Opener “So He Begins to Lie” wastes no time getting down to it, setting the tone for a very live sounding album. The guitars are undulating and light and the bass deep. There are some big moments on this track, but the shock of the new sound is almost as overwhelming as having the band back, as lead singer Kele swoons “the cameras are watching”.

3×3” has an epic-driving feel throughout the track. Kele shows his vocal range more than ever and the recurring “no” – “yes” motif is a great lyrical build toward the latter stages. I’m only going to make this comparison once, but this is the “She’s Hearing Voices” of 2012.

Octopus” is one of my tracks of the year. It has such a fresh sound with the constant guitar looping, playful lyrics and an infectious chorus that is still stuck in my head from Splendour in The Grass a few weeks ago. The yawning at the beginning of the track could be taken to symbolise the awakening of the beast (either that or I can hear the dreaded “4.9” Pitchfork reviewer from here). Russell Lissacks guitar solo may sound like Daft Punk, but it fits so seamlessly into this first single off the album and is a perfect example of the new direction the band are taking. It took some time, but this is for me.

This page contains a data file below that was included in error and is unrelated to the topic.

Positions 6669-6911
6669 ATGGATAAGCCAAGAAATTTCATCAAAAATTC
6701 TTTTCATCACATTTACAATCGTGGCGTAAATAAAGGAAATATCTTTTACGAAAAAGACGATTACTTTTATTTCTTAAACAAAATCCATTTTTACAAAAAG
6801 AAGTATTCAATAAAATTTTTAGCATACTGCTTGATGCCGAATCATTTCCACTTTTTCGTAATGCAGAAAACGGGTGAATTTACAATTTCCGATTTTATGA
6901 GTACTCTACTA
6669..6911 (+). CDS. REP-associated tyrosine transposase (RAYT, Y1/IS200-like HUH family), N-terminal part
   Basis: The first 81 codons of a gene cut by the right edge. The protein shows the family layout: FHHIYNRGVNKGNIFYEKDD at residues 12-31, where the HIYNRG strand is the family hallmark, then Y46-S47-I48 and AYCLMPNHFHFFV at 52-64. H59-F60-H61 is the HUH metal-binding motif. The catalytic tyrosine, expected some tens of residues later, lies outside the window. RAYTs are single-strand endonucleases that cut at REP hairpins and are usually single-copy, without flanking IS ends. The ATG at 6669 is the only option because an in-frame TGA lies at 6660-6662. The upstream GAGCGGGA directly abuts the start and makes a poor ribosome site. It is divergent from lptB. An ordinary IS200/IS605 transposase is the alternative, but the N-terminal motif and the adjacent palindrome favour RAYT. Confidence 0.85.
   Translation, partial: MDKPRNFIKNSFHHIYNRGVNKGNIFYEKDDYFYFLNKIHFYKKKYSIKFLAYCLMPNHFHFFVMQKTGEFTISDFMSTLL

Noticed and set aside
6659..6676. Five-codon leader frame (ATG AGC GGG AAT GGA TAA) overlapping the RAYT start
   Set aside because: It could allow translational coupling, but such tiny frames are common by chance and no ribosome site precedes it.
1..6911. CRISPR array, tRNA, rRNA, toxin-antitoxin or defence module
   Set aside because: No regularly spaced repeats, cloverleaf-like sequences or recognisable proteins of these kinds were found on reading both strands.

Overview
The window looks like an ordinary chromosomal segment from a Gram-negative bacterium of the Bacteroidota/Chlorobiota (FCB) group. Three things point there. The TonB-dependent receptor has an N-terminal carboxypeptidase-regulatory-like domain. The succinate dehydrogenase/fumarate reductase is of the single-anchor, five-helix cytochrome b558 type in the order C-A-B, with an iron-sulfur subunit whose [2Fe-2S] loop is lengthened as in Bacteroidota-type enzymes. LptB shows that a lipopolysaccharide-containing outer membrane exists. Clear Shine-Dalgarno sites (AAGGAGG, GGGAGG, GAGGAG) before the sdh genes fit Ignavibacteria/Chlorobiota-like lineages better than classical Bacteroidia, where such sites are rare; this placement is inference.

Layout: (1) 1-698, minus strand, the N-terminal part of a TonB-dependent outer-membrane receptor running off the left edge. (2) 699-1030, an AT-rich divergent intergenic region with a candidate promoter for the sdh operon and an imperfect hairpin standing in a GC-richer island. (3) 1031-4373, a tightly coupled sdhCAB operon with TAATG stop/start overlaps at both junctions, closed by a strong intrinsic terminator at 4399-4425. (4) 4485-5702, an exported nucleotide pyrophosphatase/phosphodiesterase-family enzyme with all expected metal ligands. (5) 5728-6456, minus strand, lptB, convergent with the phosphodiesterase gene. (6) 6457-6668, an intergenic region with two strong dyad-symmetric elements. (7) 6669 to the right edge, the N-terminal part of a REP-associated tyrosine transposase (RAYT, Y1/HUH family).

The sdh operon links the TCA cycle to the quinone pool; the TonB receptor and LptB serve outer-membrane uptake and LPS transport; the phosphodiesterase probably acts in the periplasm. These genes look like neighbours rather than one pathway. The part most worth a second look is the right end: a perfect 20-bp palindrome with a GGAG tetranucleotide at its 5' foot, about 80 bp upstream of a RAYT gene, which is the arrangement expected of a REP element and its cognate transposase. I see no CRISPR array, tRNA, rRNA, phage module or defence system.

Real Talk” is a relaxed affair, layering guitars and what sounds like banjo behind a simple beat. Ultimately I don’t feel like this is a track that will symbolise the album for me.

Kettling” is heavy duty. This is the sound of “Four” that had Lindsay ‘The Doctor’ McDougall musing on triple j, “I thought I had pressed play on the wrong song, this can’t be Bloc Party?!” I can’t say I can totally see where this sound came from or where it can possibly go, but something about it is endearing, maybe the anthemic chanting or 17 year old rebelliousness which shines through. This track is easily paired with “Coliseum” which creates a western-esque soundscape before launching into some seriously heavy guitar work. It’s not that these songs aren’t musically inspired, or even that they’re poorly executed, it’s more that they don’t seem to fit any mould or strive to fall into any growing genre, as “Intimacy” did so well.